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The cheetah's chest is deep and its waist is narrow. The coarse, short fur of the cheetah is tan with round black spots measuring from 2 to 3 cm (0.79 to 1.2 in) across, affording it some camouflage while hunting. There are no spots on its white underside, but the tail has spots, which merge to form four to six dark rings at the end. The tail usually ends in a bushy white tuft. The cheetah has a small head with high-set eyes. Black "tear marks" running from the corner of its eyes down the sides of the nose to its mouth keep sunlight out of its eyes and aid in hunting and seeing long distances. Although it can reach high speeds, its body cannot stand long distance running. It is a sprinter. The adult cheetah weighs from 36 to 65 kg (79 to 140 lb). Its total body length is from 115 to 135 cm (45 to 53 in), while the tail can measure up to 84 cm (33 in) in length. Cheetahs are 67 to 94 cm (26 to 37 in) in height at the shoulder. Males tend to be slightly larger than females and have slightly bigger heads, but there is not a great variation in cheetah sizes and it is difficult to tell males and females apart by appearance alone.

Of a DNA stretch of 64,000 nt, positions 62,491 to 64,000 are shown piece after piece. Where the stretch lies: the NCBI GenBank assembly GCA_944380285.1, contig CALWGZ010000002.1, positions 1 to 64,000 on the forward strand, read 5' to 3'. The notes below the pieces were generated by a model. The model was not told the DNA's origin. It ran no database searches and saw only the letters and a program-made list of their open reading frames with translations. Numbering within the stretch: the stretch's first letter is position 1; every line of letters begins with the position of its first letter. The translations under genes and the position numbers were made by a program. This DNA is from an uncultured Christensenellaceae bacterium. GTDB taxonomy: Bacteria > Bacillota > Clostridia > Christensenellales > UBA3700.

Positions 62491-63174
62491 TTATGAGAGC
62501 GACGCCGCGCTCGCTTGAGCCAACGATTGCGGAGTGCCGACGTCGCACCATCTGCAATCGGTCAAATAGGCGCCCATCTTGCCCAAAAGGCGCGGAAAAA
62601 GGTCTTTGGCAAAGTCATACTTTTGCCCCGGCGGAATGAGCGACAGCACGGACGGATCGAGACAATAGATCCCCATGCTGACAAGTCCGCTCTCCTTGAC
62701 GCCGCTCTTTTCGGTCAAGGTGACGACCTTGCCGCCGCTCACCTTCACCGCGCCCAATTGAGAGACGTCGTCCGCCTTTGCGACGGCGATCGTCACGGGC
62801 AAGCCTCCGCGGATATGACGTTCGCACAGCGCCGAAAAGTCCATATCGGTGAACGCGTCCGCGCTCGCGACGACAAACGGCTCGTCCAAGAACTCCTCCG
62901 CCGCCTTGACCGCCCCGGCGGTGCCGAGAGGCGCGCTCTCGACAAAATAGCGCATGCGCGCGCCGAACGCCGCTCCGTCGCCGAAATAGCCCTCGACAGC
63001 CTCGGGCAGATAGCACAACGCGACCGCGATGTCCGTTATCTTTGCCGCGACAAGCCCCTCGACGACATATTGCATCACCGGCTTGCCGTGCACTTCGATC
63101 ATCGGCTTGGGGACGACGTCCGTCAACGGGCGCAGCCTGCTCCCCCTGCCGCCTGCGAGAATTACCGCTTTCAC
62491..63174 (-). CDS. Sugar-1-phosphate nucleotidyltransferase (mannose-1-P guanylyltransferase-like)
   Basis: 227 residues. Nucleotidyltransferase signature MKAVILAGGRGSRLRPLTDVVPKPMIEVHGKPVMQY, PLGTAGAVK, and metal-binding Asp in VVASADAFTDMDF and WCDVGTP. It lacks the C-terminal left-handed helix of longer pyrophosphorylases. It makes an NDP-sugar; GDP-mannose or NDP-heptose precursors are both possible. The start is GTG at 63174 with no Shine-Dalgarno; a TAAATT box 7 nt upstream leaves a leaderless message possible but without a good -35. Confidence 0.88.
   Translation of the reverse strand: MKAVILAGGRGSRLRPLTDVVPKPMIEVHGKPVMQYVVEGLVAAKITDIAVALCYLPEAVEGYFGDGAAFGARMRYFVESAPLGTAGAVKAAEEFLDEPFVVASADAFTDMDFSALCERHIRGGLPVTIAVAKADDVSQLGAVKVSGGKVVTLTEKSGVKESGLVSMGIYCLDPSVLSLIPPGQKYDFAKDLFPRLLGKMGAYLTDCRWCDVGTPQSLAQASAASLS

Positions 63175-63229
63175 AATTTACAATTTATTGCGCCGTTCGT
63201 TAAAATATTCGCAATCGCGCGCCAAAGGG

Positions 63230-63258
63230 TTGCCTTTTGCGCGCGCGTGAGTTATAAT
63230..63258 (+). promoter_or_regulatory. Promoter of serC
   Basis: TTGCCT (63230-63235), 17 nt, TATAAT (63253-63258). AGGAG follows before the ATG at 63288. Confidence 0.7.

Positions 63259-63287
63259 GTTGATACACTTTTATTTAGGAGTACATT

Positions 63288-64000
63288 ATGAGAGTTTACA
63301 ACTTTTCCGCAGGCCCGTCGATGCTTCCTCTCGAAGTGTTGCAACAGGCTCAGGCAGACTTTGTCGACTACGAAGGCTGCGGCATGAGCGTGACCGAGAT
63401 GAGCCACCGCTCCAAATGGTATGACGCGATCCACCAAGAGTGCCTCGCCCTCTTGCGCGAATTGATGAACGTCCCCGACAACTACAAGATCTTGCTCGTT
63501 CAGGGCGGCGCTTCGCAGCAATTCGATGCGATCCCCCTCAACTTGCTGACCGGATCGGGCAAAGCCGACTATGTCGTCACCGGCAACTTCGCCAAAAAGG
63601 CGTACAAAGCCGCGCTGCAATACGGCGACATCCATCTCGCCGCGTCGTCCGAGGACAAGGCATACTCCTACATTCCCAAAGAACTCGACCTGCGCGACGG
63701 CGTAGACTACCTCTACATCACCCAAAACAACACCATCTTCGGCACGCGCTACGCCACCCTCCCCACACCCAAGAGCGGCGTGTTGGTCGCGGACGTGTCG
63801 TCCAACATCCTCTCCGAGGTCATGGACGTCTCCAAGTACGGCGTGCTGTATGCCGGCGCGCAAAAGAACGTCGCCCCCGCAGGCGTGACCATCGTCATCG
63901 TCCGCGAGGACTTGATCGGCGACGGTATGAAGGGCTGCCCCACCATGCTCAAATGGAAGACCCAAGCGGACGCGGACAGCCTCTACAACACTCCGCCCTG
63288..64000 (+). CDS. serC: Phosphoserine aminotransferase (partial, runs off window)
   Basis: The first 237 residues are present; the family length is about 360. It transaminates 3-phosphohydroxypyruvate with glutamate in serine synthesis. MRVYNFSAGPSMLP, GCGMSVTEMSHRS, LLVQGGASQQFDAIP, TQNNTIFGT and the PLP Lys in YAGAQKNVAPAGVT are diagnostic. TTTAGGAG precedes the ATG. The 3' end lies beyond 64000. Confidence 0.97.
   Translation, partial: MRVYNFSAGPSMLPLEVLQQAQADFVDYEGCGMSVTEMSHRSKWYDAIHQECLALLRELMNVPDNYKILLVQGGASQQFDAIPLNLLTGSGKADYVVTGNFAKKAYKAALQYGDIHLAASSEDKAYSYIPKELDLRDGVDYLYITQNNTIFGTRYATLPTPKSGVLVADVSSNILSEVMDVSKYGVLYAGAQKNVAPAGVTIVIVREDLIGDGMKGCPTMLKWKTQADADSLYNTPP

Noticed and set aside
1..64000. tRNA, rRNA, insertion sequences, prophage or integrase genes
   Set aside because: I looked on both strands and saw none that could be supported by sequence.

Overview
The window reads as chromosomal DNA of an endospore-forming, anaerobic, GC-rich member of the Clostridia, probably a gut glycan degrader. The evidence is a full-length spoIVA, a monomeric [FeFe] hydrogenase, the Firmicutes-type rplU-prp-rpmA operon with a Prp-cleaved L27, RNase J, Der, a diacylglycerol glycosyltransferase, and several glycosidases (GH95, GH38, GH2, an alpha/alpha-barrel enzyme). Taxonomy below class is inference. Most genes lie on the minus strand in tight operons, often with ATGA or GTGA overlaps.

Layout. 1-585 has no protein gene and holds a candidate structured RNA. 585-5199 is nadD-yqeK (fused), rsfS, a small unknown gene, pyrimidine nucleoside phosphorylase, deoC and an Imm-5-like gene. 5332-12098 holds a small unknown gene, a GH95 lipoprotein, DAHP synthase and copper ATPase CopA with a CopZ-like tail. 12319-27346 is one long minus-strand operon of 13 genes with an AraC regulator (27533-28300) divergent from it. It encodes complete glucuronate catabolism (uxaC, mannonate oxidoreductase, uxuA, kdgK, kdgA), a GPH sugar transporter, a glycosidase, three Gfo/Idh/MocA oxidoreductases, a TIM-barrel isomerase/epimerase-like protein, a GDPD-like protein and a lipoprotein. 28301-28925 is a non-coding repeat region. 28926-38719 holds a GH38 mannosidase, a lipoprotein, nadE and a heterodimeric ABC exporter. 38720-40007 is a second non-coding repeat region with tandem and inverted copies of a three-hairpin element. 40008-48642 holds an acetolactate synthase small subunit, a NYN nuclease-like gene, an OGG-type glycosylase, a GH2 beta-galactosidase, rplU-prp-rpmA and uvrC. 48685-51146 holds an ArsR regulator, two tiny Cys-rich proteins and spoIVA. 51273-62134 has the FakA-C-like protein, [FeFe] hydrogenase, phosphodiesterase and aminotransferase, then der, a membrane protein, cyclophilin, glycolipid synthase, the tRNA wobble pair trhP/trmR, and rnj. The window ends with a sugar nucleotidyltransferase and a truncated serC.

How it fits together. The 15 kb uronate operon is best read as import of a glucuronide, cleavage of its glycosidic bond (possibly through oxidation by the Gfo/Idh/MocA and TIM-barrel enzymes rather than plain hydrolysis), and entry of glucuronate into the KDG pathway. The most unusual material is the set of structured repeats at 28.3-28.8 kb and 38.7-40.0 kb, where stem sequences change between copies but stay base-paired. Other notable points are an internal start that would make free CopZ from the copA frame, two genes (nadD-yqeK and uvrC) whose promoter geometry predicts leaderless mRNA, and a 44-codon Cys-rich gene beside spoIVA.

Spotted at Toronto Zoo, Ontario, Canada
The cheetah is the only extant member of the genus Acinonyx, most notable for modifications in the species' paws. As such, it is the only felid with non-retractable claws and pads that, by their scope, disallow gripping (therefore cheetah cannot climb vertical trees, although they are generally capable of reaching easily accessible branches). The cheetah, however, achieves by far the fastest land speed of any living animal — between 112 and 120 km/h (70 and 75 mph) in short bursts covering distances up to 500 m (1,600 ft), and has the ability to accelerate from 0 to over 100 km/h (62 mph) in three seconds.